The mantle, the molten, constantly yet slowly moving liquid rock, is the largest layer of Earth. Surrounding the outer core, the uppermost layer cooled and solidified, forming Earth's crust, a solid layer of rock floating on an ever-moving mantle sea.


The red-hot Earth would have had multitudes of volcanoes spewing forth lava and hot gases. In the atmosphere, there would have been no free oxygen, but lots of methane, ammonia and water vapour, among other gases.

As the volcanic activity slowed and Earth cooled, with much of the heat radiating into space, water vapour condensed into liquid water, allowing the formation of the oceans. The atmosphere, now in its second phase, would still be full of volcanic gases including methane and ammonia, but also carbon dioxide, chlorine, nitrogen and many others.

Oxygen in its free O2 form didn't exist in sufficient amounts for billions of years after Earth's formation. Life arose about 3.7 billion years ago in the form of photosynthetic bacteria called cyanobacteria. Although very primitive, this early life utilised the rich carbon dioxide and water atmosphere and underwent photosynthesis, a waste product of which is oxygen.

About 1.7 billion years ago, the oxygen levels were sufficiently high to allow the evolution of organisms that utilise oxygen and the organic life that created it in respiration. From this simple beginning, we now have the world's incredible biodiversity and a perfect balance between oxygen and carbon dioxide.

Our current atmosphere is now about 21 percent oxygen, 0.04 percent carbon dioxide, about 1 percent argon, and the remaining 78 percent or so is nitrogen, with water vapour as well. Very different from the situation when Earth was just a toddler.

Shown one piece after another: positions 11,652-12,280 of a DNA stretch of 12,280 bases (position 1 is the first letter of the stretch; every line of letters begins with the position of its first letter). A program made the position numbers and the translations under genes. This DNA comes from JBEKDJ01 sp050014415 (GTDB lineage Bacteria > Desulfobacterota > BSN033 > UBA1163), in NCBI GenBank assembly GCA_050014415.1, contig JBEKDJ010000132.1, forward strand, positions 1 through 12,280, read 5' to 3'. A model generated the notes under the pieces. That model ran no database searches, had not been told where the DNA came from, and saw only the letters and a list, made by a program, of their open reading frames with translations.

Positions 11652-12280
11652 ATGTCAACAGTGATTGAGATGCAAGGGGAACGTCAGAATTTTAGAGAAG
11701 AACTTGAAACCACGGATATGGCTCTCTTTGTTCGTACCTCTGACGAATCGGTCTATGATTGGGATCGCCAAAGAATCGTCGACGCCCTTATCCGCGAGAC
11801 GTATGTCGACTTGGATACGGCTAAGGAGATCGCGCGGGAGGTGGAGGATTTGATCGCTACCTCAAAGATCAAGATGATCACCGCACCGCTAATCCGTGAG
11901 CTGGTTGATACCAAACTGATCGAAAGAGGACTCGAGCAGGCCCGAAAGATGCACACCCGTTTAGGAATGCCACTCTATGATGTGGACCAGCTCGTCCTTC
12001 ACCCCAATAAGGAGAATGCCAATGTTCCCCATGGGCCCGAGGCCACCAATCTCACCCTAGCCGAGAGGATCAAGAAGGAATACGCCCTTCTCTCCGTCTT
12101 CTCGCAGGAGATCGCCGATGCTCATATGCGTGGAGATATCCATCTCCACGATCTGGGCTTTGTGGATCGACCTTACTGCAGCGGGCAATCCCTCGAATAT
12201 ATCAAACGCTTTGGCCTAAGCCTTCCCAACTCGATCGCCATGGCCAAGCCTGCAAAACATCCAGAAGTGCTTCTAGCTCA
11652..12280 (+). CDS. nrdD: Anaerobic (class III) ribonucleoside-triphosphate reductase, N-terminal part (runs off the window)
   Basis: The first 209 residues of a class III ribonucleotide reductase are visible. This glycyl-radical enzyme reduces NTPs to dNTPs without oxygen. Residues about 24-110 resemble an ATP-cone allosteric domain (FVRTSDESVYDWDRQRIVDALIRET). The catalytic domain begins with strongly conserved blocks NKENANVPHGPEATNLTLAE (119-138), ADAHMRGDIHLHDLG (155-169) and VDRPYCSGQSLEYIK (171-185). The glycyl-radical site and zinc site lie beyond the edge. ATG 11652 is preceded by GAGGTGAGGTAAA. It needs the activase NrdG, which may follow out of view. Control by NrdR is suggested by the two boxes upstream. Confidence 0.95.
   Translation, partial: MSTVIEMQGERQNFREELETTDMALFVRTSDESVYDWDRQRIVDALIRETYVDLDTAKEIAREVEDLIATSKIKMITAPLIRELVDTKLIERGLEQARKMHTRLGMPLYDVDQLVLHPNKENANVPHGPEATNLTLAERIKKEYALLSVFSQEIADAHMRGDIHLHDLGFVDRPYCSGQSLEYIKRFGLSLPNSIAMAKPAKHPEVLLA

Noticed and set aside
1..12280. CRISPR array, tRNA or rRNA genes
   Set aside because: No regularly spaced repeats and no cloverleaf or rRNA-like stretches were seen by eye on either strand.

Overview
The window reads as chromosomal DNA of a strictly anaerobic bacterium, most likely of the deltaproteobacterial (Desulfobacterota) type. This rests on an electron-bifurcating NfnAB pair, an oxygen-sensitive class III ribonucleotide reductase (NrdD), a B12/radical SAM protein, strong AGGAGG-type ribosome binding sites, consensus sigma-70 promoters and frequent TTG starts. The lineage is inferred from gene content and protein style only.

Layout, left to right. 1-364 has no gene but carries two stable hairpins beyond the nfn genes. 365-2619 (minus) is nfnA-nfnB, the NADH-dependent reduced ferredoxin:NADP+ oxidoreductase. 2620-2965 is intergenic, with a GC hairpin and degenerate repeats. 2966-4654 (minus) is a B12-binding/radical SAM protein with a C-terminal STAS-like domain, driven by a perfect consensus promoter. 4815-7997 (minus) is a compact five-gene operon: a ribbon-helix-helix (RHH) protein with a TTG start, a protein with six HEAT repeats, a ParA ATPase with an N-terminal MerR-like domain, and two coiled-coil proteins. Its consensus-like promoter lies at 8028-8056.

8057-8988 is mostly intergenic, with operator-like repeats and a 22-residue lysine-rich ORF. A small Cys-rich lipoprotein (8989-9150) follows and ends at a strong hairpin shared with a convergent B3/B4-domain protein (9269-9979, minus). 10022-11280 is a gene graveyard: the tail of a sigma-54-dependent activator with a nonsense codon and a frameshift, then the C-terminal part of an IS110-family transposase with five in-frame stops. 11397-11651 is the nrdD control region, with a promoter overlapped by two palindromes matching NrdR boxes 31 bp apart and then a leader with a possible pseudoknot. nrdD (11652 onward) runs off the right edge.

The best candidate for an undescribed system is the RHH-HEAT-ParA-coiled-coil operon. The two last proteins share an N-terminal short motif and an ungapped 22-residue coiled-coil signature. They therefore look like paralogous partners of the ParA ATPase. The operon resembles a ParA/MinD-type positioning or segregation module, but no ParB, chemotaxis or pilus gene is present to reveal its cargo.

Mountains and rivers

During this cooling period and during the changes in the atmosphere, sedimentation due to weathering and erosion was also taking place. This led to the accretion (a build-up) of land masses that would eventually lead to tectonic plates. Metamorphosis of rocks was also taking place, leading to the vast rock diversity we find today.

Tectonic land masses shifted in various directions, based on convection currents in Earth's mantle. Although continents are still in motion, recently in Earth's history, about 250 million years ago, the continental land (above sea level) was compacted into a giant, super-continent known as Pangaea.

This broke up into two separate masses known as Gondwana and Laurasia, and the plates kept moving, pulling apart, subducting under or colliding against one another, all dramatically changing the face of Earth.

When plates collided, land masses in between were plunged upwards, and momentous mountain ranges formed, such as the Andes and the Himalayas. The Himalayas, which formed only about 70 million years ago, now dramatically affect life on Earth.

Many major rivers begin in the Himalayas. They create the monsoon and essentially affect all weather and climate on Earth. The Himalayas are still rising, despite being constantly weathered and eroded, as the plates are still colliding into each other.

Glaciers, a result of a great ice age spawned by the Himalayas, also served to carve landscapes, with rivers eroding and forming canyons, and weather breaking down mountains.

What will the future of Earth look like? Well, Australia will be in the northern hemisphere, the Himalayas will be bigger, and the Atlantic Ocean will be bigger than the Pacific as South America drifts away from Africa. Let's just hope humans will still be around to see the results of our ever-evolving, dynamic Earth.

Dave Canavan has an MSc in Behavioural Ecology and is the Head of Secondary at Garden International School.

Dave is fascinated by science and loves animals, especially the dangerous kind! You can contact Dave at